Growing a business. We hear about that every single day; if businesses don’t just want to survive, and indeed that’s not really an aspiration of too many start-ups, then growth is what they seek. High growth, fast growth, incremental growth...
It’s easy to define growth as simply doing more. Making more things to sell. Writing more stories to sell. Selling more consultancy days to clients. But there are a finite number of things, of stories, of days available to one person.
Sometimes, there is no ‘more’. Sometimes, the only option is to scale.
To scale-up a business = to increase proportionally the amount of customers a business is serving; to grow relative to size.
The scale-up. The tiny step, or giant leap, from one stage of a business to the next, really should not be underestimated in its significance, its importance or its difficulty. That’s not to say that it’s always hard, of course.
Over the next month, BQ will be publishing a series of four articles looking at the practicalities of scaling a business. Starting with a small business aspiring for opportunities to scale, and moving on to some larger businesses who have great advice to share. But, for now, we start at the very beginning.
The sole trader
Clare Freemantle runs Serious Stamp, an online business creating bespoke stamps for personal and business use worldwide. Serious Stamp is six years old, and came into being when Clare was unable to find a personalised stamp for the handmade bears she used to craft. The bears are now a hobby, and the stamp-making has become a healthy business run from her family home, around the lives of her husband, two young children and a part-time retail job.
Clare’s at a crossroads. There are a finite number of hours in a day, and a finite number of stamps you can fit in a house which doesn’t have a spare bedroom. Selling via online platforms like Etsy and Notonthehighstreet.com have made Serious Stamp a serious business, but she feels she’s hit that glass ceiling where she’s at physical capacity. She can’t store any more supplies, nor make any more stamps, than she currently is.
A creative mind, she’s full of ideas about how she could promote her business, extend and diversify, but those ideas are relegated to one of many notepads and sketchpads that adorn her working space. She can do no more, without change.
“I’d love a workshop. Somewhere to store supplies, so I can bulk buy properly, and work to make the stamps more effectively, and in peace!” Clare tells me. “But those places just don’t seem to exist for businesses like me. I need running water, which rules a lot of places out. I’ve not found anywhere local for under around £80 per week.” That’s a pretty serious investment. It’s not unaffordable, at all, but in the short term it would put some pressure on what is currently a fairly pressure-free affair.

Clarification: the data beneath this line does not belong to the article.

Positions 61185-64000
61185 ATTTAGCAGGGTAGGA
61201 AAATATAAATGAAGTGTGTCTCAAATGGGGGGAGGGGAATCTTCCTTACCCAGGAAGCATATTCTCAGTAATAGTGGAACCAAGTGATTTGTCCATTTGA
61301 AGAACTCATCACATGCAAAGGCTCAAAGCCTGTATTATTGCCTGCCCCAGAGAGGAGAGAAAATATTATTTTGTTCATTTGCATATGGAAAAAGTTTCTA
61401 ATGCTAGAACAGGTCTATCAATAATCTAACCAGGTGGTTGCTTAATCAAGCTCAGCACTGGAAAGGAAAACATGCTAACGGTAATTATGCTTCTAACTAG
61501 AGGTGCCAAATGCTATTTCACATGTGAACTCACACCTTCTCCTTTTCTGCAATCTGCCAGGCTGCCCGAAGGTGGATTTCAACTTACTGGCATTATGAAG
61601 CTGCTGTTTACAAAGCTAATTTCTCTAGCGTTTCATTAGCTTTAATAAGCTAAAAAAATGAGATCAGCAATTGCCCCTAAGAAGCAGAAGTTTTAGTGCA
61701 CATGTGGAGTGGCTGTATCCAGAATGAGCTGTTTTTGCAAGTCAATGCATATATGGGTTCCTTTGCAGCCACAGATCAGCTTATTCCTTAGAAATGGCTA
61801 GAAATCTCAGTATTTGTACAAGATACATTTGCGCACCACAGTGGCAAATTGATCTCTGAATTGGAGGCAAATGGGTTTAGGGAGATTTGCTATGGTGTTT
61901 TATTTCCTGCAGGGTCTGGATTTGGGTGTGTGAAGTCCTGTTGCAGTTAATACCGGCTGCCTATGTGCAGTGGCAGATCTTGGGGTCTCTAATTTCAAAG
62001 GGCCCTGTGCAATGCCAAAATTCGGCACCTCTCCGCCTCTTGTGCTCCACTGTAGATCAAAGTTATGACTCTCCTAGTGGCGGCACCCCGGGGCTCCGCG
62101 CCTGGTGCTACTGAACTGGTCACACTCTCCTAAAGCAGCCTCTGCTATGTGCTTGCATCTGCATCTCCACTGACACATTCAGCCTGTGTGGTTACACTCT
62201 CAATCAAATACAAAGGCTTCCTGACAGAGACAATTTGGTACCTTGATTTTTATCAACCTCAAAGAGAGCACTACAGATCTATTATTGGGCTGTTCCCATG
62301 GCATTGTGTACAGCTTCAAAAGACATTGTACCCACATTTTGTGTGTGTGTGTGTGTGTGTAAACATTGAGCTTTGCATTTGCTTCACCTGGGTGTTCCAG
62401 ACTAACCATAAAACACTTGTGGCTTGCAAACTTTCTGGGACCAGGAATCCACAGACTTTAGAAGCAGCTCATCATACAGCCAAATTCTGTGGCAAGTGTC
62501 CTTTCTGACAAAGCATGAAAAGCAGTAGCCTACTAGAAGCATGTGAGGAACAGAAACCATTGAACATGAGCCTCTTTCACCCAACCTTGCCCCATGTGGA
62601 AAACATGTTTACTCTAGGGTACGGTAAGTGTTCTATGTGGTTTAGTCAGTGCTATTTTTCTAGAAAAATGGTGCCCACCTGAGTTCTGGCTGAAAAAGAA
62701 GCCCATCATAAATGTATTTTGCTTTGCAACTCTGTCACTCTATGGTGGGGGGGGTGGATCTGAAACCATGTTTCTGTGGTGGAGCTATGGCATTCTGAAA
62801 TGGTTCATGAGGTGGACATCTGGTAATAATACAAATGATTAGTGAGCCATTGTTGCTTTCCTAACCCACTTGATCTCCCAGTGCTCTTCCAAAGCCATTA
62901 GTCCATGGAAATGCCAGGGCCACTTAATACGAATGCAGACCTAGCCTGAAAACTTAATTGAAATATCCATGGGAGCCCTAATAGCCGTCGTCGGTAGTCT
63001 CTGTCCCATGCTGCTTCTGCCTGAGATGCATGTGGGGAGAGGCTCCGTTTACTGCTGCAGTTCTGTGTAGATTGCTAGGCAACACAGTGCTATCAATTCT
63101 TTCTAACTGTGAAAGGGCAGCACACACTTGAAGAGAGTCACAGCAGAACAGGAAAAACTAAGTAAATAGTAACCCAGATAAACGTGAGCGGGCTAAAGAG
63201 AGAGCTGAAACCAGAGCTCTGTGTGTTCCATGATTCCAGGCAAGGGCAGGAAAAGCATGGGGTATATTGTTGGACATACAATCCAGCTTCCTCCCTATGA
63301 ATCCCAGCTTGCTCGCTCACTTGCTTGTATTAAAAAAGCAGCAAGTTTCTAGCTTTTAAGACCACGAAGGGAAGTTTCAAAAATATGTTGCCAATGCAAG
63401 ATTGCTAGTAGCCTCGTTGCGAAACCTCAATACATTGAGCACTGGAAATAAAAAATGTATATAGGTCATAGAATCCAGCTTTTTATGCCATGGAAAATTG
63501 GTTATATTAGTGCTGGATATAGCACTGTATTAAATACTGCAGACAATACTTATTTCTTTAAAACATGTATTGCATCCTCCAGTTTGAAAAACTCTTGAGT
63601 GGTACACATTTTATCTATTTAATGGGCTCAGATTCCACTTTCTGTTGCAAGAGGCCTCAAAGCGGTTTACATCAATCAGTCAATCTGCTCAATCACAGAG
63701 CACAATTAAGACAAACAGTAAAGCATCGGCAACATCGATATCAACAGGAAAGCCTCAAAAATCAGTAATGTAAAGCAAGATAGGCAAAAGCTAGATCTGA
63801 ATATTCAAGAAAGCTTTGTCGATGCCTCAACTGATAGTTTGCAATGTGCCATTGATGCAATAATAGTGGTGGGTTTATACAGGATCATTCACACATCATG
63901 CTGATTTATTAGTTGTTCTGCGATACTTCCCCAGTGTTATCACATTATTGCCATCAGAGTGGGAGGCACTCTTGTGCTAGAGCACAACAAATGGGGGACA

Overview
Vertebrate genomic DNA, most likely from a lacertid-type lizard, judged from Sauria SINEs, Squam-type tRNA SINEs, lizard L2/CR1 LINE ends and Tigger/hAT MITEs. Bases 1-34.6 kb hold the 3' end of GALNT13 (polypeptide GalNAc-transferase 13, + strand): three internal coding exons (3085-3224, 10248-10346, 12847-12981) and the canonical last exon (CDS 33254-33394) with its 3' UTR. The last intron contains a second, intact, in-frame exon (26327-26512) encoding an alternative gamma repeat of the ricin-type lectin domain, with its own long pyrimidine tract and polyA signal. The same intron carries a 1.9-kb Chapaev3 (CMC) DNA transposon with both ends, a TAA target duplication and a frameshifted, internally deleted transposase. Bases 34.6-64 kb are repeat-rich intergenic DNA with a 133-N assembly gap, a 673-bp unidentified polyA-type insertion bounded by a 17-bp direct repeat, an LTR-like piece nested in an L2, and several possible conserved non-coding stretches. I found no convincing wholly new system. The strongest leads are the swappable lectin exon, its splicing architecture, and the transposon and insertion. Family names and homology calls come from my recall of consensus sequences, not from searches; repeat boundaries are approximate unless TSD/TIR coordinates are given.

“Working for myself, full time.” Clare’s refreshingly straight-up about her goal, and also realistic about what it’ll take to achieve it. “I can do it, no doubt. But it’s got to be right for me. Right now, working around bringing up my children, that outlay doesn’t add up for me. If someone offered me a sheds-worth of space for £25 a week I’d snatch their hands off, but I’m not finding that locally.” For Serious Stamp, scaling up requires two commodities far more precious than money: time, and space.
What can we learn about how to scale up a business from someone who hasn’t done it?
1. RISK – what’s your appetite?
There’s an inherent risk involved in scaling any business. As well as the obvious financial risk, there can be reputational risks attached to involving other people in your business, either by outsourcing, or by employing for the first time. There’s a risk that it simply will not work; in the example above, there’s a risk, albeit small, that the market for custom stamps simply is not big enough, or that Clare cannot get a big enough market share of it, to sustain a business any smaller than she already is.
Additionally for Clare, there’s a risk that scaling now will eat into her available time, more than she is willing to give. Could she work around the clock to make it work? Probably. Would her work/life balance suffer as a result? Probably. That’s where Clare’s risk appetite drops off just now.
For businesses looking to scale more significantly, for example if Clare wanted to step up to mass producing stamps to supply a high street stationary chain, then the risk involved in that would include seeking financial investment, entering into property contracts and employment contracts. Whilst there are tips to getting all of those things right, the risks they all come with should not be ignored, and should all feed into you making a decision that’s right for your business, but that lets you also sleep at night.
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